Hire Me

Writers and consultants often outsmart themselves.

Let me give you an example. When I first redesigned AustinLChurch.com, I didn’t have a “Contact” link in the main navigation.

No, I tried to be clever.

Instead of “Contact” I chose the word “Hire.” See what I did there? See how I am differentiating myself. Don’t just contact me. Hire me! Marketer clever are you.

The problem is, when visitors land on my Home page, they aren’t looking for a “Hire” link. On the off chance that they want to start a conversation about content marketing, they will be looking for a “Contact” link.

At this stage in the evolution of the Internet, we have certain stock phrases, certain cliches. But they represent an agreement of sorts, our shared glossary of terms. They may seem tired or overused, but at least they don’t cause unnecessary confusion.

Back in early 2012, when I asked my friend Victor Agreda to critique the UI/UX for my first mobile app, Mustache Bash, he taught me a lesson about navigation.

His feedback was mostly positive, but he told me to avoid “Mystery Meat Navigation.”

Some icons and buttons used for navigation are familiar. We instantly know what they mean and where they will take us. The Share icon with the arrow coming out of the box is an example of a familiar icon. Over time it has become ubiquitous. We know what it means without thinking about it.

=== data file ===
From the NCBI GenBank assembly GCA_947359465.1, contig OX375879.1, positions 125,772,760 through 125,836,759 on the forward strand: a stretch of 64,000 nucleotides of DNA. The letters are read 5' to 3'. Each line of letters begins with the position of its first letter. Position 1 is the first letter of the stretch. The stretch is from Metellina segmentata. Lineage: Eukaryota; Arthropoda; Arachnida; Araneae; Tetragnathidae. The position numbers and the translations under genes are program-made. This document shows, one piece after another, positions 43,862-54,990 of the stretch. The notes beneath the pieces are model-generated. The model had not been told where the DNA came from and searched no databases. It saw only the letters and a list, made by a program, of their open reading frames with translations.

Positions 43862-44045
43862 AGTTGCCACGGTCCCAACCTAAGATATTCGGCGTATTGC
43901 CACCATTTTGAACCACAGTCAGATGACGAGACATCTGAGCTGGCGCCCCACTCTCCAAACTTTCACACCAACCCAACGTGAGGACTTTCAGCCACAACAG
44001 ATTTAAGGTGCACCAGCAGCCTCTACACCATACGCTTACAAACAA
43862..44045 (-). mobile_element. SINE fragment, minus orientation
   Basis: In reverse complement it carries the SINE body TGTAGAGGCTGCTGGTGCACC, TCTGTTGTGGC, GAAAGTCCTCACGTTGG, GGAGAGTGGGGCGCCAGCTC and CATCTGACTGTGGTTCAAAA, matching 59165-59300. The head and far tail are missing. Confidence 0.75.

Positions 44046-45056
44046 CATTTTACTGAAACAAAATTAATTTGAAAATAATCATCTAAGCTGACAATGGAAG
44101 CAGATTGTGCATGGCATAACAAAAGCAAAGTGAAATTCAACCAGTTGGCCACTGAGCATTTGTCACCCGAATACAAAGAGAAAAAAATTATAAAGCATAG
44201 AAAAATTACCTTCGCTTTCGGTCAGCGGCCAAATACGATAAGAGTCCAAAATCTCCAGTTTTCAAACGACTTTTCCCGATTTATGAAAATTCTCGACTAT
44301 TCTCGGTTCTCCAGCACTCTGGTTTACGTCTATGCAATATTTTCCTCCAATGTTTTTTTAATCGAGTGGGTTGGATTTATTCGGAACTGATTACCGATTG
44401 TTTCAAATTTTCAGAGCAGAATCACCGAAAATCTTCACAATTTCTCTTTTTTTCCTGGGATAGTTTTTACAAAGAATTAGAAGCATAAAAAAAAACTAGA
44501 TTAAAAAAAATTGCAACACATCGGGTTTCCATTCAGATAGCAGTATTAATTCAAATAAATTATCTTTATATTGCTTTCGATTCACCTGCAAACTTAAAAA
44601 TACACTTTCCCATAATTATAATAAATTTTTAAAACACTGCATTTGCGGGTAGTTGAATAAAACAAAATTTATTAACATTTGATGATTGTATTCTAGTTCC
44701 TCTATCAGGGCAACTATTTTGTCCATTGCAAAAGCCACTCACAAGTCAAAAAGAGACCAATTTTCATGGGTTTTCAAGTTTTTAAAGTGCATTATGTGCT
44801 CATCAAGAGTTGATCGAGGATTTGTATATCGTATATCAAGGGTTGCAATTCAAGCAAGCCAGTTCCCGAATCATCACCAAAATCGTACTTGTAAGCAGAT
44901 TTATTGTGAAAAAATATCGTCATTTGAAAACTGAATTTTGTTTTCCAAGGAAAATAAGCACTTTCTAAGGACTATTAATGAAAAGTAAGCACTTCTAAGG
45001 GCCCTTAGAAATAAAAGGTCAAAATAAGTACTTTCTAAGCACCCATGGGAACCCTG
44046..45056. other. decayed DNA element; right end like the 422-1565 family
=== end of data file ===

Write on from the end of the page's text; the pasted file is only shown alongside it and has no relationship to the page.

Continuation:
Other icons are a mystery. Sure, mystery meat navigation might pique the curiosity of some app users. “Is that a sausage lying on a plate? If I tap this icon, will someone send me a bratwurst? Only one way to find out….”

But most people find mysterious icons off-putting. They’re not looking for adventures. They won’t tap an icon if it may lead to a dead-end.

Someone told them this app was cool, but they think it is like trying to read a subway map in another language. They will stick to the familiar or leave the app.